Thursday, February 5, 2009

The project: a bikeable feast

"Sustainability" is such a buzz word these days that I wonder if we've forgotten what it really means. Is it possible to produce and consume in a way that not only doesn't diminish the planet but actually improves it? From what I am learning in my research so far: yes, but we're going to need to change our whole way of thinking about food and how it fits into our lives. The good news is that even small choices help: buying seasonal produce when you can, seeking out local growers, asking questions about where your food comes from, composting, growing things in your yard or on your windowsill, cooking more. I have done these things, but I need more.

I want to learn about sustainable agriculture, as much as I possibly can. In my mind, this means continuing to read up on the history and present state of sustainable farms, visiting -- and working at -- a variety of farms and community gardens in a range of settings, getting my hands back into the earth, listening to as many people as are willing to share their knowledge and experience with me, their views on why they have chosen the path of sustainable agriculture, their successes, what challenges and bottlenecks are preventing more widespread access to local, sustainable food.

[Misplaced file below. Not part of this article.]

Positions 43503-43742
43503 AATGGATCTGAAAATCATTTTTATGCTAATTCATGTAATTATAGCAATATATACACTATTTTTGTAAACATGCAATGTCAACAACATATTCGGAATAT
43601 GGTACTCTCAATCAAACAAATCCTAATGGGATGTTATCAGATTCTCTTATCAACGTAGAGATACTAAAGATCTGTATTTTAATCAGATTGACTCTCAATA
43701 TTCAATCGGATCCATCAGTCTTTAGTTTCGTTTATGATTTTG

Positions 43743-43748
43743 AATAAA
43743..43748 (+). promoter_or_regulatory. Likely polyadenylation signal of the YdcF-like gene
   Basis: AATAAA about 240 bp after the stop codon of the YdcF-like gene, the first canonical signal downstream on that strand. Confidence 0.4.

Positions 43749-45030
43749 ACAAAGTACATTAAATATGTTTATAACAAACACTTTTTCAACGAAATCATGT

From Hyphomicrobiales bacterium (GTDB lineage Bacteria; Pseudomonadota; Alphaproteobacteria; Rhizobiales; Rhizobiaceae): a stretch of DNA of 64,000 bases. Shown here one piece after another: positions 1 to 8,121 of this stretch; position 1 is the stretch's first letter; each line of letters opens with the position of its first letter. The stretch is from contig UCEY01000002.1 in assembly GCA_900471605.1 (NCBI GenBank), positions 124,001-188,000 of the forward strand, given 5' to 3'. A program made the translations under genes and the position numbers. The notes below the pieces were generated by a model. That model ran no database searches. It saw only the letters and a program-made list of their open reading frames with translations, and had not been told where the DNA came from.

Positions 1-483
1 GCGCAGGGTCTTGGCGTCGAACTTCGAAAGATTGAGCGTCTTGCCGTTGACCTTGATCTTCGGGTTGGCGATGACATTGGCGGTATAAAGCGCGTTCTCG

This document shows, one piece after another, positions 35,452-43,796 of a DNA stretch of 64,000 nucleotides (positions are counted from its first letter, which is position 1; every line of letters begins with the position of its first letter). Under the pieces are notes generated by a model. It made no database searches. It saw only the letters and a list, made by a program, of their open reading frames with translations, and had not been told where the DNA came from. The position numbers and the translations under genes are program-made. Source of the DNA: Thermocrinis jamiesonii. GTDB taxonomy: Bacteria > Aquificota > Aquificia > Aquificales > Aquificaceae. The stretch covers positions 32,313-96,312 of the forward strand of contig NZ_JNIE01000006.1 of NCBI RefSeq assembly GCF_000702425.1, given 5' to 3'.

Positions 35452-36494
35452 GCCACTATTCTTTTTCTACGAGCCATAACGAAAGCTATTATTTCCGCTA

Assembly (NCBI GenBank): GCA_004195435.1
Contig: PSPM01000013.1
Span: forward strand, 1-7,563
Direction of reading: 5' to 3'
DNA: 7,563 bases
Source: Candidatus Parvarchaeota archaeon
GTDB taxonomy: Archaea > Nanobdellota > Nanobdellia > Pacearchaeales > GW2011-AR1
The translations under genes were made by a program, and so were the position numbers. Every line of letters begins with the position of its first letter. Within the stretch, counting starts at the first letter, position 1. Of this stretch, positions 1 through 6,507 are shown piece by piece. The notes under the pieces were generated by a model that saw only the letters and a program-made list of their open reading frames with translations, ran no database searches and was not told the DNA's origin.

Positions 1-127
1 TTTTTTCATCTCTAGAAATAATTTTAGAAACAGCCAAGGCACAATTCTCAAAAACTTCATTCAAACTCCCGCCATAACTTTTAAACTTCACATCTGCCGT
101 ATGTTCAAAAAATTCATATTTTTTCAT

I have read about some of the issues and possible solutions in Pollan's writings, in Kingsolver, in Schlosser, but I want to know more. I want to see more and do more, learn more and help more. My plan is to begin more intensive research in my home town, our nation's capital -- reading, meeting with people who have devoted their energy to addressing these issues, visiting farms and community gardens in the general vicinity -- and start writing about it. Meanwhile, at 31, I suspect it's time to really learn to ride a bike. (There you have it: true confession.) I've been a patron of public transit most of my life, and DC has one of the finest systems in the country. But to truly embrace a lifestyle that allows me to live lightly on the land, and because I fundamentally believe in so many aspects of the bike-friendly life, and, finally, because my choice to leave my most recent job to do this full time has left me with a good deal of time and energy but no source of income, I have chosen to learn to ride a bicycle... and to ride it around the country as my primary means of transportation. (I am accepting all manner of tips on biking and finding good, used bikes and equipment, to be sure. This is, perhaps prematurely, assuming that my readership extends beyond my parents who have told me all they know about bikes. "Wear a helmet." Thanks, mom.)